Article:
Residential Property Review – October 2023 

Conditions remain challenging  

The residential sales market continues to be challenging, according to the latest UK Residential Survey by the Royal Institution of Chartered Surveyors (RICS), with demand, sales, instructions, and prices remaining in negative territory. 

At a national level, new buyer enquiries recorded a net balance of -39% in September, which although weak, is marginally less negative than the previous month’s reading of -46%.  

The new listings headline net balance was -17% in September (compared to -26% in August). Agreed sales remain firmly negative, with a national net balance of -37%, but this reading is less downcast than readings of -46% and -45% seen in August and July respectively. 

Looking at twelve-month sales expectations, the outlook is more positive, with a net balance of +3% (up from -5% last time) signalling a much more stable trend in sales volumes emerging over the year ahead. 

Rental properties receive 25 tenant enquiries  

Over the last two years, average rental prices have continued to rise and there have been more people looking to rent homes than there have been properties available. 

According to Rightmove, the number of tenants looking to move now, compared to 2019, has increased by more than 40%, while the number of available homes to rent has dropped by 35%. Because of this mismatch, letting agents are receiving an average of 25 enquiries from prospective tenants for every home available to rent. This has risen from eight enquiries per property in 2019 and is five more than in May of this year.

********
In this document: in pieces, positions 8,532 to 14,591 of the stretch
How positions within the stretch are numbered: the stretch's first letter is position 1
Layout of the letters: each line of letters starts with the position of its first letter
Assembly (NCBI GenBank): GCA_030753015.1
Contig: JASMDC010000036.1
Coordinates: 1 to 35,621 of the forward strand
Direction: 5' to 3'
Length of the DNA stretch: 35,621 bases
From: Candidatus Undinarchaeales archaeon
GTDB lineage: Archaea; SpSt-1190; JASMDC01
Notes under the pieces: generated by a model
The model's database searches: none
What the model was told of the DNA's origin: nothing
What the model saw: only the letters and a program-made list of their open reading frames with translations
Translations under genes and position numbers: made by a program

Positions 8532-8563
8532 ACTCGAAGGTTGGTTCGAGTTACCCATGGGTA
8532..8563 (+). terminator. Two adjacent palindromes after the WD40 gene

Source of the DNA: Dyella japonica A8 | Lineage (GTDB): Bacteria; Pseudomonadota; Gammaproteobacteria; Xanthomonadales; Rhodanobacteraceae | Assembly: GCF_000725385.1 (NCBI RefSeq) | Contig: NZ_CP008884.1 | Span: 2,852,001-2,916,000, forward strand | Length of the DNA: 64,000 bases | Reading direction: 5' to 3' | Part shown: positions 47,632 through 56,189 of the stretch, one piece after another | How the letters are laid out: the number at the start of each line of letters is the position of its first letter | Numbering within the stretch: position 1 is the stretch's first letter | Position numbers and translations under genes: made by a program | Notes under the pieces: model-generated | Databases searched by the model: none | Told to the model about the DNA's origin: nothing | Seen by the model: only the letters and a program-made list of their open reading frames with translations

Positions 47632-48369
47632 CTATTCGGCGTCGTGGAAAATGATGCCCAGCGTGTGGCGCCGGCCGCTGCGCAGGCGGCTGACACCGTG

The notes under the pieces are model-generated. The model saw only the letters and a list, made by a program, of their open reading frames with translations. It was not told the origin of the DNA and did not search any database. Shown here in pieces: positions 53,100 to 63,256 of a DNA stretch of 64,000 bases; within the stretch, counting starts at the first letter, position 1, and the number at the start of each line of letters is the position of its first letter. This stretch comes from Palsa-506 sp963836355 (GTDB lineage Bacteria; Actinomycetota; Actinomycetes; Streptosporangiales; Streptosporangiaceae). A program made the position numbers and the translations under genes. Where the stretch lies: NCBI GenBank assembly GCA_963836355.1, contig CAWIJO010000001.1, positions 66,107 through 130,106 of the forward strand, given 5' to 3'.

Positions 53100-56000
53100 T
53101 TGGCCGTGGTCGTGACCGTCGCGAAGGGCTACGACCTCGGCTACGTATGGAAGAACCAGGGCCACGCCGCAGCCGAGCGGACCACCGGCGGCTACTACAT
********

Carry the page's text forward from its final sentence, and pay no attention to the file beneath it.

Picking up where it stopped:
Rightmove’s Tim Bannister commented, “The number of new rental properties coming to the market is now at its highest level since the end of last year. While it is likely that there is some way to go before this filters through to rental prices, if the improving trend between supply and demand continues, we could start to see the pace of yearly rent rises slow more significantly than it has been.” 

BoE concerns over longer mortgage terms 

Consumers are taking out longer mortgages to cope with higher interest rates and living costs, potentially storing up debt troubles in future, the Bank of England (BoE) has said. 

According to the central bank’s Financial Policy Committee (FPC), the proportion of mortgages lasting 35 years or more has increased from 4% in the first three months of the year to 12% in the second quarter. The FPC said that longer mortgages account for a small share of total mortgages and ‘Such lending will be bound by Financial Conduct Authority responsible lending rules requiring lenders to take account of future changes to income and expenditure, such as the borrower retiring, where that is expected to happen during the mortgage term.’ 

The UK has a relatively short-term mortgage market compared with some countries, including USA, where the average mortgage term is 23.3 years. 

All details are correct at the time of writing (19 October 2023) 

As a mortgage is secured against your home or property, it could be repossessed if you do not keep up mortgage repayments 

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